Paul Smith's College Professor Spotlights Awareness on Sustainability for Spring

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“I do this to help students develop a new perspective and allow them to effect change within themselves. The idea is to make them think.”

Brett McLeod

Why should a student make the sacrifices associated with sustainability, if their professor is going to drive home in a gas-guzzler, eat genetically modified food, and live in a house that’s made with toxic materials?

Paul Smith’s College (PSC) isn't your typical four-year university, and Associate Professor Brett McLeod isn't your typical lecturer. McLeod lives on a 25 acre homestead where he raises roughly 50 percent of the food he consumes. He prefers use of horses and hand tools for the majority of his work, heats his home with wood, owns a flock of chickens and depends on the camaraderie of neighbors for bartering, car pooling and sharing chores like making maple syrup. This Spring, McLeod shines the spotlight on the importance of sustainability by setting an example for his students, PSC faculty and the community.

McLeod takes environmental sustainability very seriously, and has chosen to make his life’s work; both in the classroom and by his way of life. Regarded as an environmental sanctuary, the wilderness-nestled Paul Smith’s College is dedicated to hands-on learning initiatives and McLeod surely leads by example.

“Why should I expect my students to listen to me lecture on issues of sustainability if I’m not walking the talk? Why should a student make the sacrifices associated with sustainability, if their professor is going to drive home in a gas-guzzler, eat genetically modified food, and live in a house that’s made with toxic materials,” McLeod asked with conviction.

McLeod doesn't simply preach to the choir, instead he inspires.

“I suppose I've never seen my teaching (or coaching or anything else that I do) as being separate from the rest of my life. This blending is probably a result of having good mentors along the way who have told me things like, ‘pick your lifestyle, not your job,’ or ‘pick a career you love and you’ll never have to work a day of your life.’ Slightly cliché, but certainly true,” he explains.

Almost everything is more time consuming for sure, but also more rewarding and of lower impact,” McLeod says. “Also, I’m careful to make sure that my students don’t interpret my lifestyle as pure, harmonious, or without impact. Indeed, I still have a garbage can and a car, and contribute to our global environmental crisis, but I also emphasize the idea that we must own the problem to craft an intelligent response that offers a positive contribution to society.”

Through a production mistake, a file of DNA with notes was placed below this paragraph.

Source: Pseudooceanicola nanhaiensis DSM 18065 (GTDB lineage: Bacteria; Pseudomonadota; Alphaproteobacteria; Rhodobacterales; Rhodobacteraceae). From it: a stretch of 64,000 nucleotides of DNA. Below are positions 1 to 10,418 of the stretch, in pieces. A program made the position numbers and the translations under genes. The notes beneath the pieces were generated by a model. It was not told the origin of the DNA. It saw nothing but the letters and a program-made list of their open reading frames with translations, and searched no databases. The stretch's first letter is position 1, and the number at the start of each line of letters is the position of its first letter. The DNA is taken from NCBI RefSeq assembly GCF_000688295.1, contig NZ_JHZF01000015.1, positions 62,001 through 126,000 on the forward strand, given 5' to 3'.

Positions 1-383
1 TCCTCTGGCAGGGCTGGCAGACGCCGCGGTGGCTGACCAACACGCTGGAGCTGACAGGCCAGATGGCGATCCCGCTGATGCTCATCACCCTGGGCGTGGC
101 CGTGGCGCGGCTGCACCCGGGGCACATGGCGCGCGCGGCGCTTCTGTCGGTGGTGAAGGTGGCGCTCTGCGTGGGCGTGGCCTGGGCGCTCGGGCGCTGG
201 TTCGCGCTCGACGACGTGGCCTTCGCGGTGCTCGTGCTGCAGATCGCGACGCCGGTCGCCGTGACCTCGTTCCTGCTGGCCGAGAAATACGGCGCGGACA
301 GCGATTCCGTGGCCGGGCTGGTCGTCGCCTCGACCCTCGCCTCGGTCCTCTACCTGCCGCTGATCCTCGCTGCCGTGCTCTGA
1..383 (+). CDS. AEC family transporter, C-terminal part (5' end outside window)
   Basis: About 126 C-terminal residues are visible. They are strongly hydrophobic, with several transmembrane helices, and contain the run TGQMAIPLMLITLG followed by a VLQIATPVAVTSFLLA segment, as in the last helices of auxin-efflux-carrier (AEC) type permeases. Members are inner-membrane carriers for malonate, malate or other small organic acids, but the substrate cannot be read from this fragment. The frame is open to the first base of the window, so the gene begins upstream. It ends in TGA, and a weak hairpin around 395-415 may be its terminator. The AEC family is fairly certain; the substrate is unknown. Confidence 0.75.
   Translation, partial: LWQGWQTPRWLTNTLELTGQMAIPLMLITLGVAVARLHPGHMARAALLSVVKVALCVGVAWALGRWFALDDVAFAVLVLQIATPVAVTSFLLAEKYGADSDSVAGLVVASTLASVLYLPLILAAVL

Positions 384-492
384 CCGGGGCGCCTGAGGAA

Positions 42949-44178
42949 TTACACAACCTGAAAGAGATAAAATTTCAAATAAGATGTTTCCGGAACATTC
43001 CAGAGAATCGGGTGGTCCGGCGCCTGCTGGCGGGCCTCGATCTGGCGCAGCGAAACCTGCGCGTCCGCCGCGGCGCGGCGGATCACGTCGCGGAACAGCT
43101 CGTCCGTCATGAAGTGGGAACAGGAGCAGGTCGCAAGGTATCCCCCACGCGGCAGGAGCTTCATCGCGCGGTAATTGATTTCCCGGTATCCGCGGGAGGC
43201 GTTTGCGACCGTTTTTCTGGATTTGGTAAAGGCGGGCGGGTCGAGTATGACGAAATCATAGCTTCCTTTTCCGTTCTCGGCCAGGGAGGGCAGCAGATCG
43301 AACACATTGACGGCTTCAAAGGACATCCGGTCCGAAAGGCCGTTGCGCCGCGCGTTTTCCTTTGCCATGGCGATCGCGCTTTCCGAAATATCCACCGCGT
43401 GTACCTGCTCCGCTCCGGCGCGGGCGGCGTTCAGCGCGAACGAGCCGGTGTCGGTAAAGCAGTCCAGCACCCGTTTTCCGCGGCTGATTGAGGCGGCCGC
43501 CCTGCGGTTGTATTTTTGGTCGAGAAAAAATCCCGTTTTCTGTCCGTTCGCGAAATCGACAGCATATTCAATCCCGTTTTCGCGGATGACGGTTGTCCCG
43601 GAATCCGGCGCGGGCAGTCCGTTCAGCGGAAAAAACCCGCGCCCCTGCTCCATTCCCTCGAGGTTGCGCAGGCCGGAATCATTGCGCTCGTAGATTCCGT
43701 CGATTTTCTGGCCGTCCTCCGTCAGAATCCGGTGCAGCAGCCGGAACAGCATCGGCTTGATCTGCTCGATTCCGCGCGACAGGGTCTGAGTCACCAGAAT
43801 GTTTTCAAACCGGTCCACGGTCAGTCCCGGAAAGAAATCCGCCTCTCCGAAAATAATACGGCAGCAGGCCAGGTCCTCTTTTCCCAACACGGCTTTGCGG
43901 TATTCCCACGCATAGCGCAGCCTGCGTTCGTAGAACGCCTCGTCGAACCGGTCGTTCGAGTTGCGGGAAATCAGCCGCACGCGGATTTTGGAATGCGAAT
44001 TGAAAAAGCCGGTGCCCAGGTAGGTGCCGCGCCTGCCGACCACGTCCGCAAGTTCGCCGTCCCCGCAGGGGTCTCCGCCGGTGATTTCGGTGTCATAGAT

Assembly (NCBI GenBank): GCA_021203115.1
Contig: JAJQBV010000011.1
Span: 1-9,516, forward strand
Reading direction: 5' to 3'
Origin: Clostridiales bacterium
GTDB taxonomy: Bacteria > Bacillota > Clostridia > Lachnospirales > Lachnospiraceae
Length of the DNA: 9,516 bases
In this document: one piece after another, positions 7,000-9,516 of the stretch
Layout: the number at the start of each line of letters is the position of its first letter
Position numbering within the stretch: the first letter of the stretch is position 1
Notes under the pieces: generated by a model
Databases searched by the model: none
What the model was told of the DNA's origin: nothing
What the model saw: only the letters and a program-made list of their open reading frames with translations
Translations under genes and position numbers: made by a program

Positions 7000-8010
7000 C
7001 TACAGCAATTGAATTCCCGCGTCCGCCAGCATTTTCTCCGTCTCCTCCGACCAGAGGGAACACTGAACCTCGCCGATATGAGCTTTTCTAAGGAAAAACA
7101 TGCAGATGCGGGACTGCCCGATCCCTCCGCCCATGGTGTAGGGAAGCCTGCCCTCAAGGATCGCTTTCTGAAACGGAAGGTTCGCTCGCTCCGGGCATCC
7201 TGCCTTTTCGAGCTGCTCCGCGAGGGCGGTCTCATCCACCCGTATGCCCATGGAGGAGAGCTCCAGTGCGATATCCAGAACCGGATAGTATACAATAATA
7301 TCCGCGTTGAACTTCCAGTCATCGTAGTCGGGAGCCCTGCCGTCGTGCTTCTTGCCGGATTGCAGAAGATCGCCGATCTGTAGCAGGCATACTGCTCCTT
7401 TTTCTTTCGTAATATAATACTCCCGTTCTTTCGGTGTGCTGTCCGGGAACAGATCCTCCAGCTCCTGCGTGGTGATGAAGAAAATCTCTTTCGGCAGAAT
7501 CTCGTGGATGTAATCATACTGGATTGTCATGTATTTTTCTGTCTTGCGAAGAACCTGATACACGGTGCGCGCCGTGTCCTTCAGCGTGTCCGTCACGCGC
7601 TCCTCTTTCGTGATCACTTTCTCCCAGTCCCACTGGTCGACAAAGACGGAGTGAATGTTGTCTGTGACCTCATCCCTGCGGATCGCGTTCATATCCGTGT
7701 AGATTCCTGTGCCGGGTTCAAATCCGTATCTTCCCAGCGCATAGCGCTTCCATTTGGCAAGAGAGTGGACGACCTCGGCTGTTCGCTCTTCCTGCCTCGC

A few times a year, McLeod travels by horse the 16 mile journey from his home to the 6 million acre campus of Paul Smith’s College, which is nestled in inside the Adirondack Park of upstate New York. This nearly 70-year-old four-year university is surrounded by breathtaking natural beauty, diverse wildlife and endless outdoor adventure.

“There is no better home for a true environmentalist (like me) than at Paul Smith’s College. Students not only are receiving education of the highest caliber, but they are living and breathing what they learn in the classroom on this stunning campus,” explains McLeod. “Environmental minded students have a plethora of Bachelor degrees they can pursue, from biology or environmental science to natural resource sustainability or fisheries and wildlife. The list goes on,” says McLeod. “Sustainability is a campus-wide initiative at Paul Smith’s College.”

In addition to teaching forestry and sustainability courses, McLeod coaches the Paul Smith’s Woodsmen’s Team. The team has been in existence since 1955 and practices a variety of old-time lumberjack skills as part of competitive intercollegiate competition.

“The skills the students learn have largely been lost in America. There was once a time when proficiency with an axe was as common as proficient Tweeting or texting is today (if texting is even a skill). My goal is to make sure this knowledge doesn't get lost and finds new currency.”

About Paul Smith’s College:
Paul Smith’s College was founded in 1946 and is the only four-year college in the Adirondacks. The college provides an experiential learning environment, with an interdisciplinary core curriculum and undergraduate programs in forestry, natural resources and recreation; hospitality, resort and culinary management; and the sciences, liberal arts, and business. Paul Smith’s College community, residing in the Adirondack Park, promotes economic, social, and environmental sustainability.

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Molly Jacobson
National Strategies Public Relations
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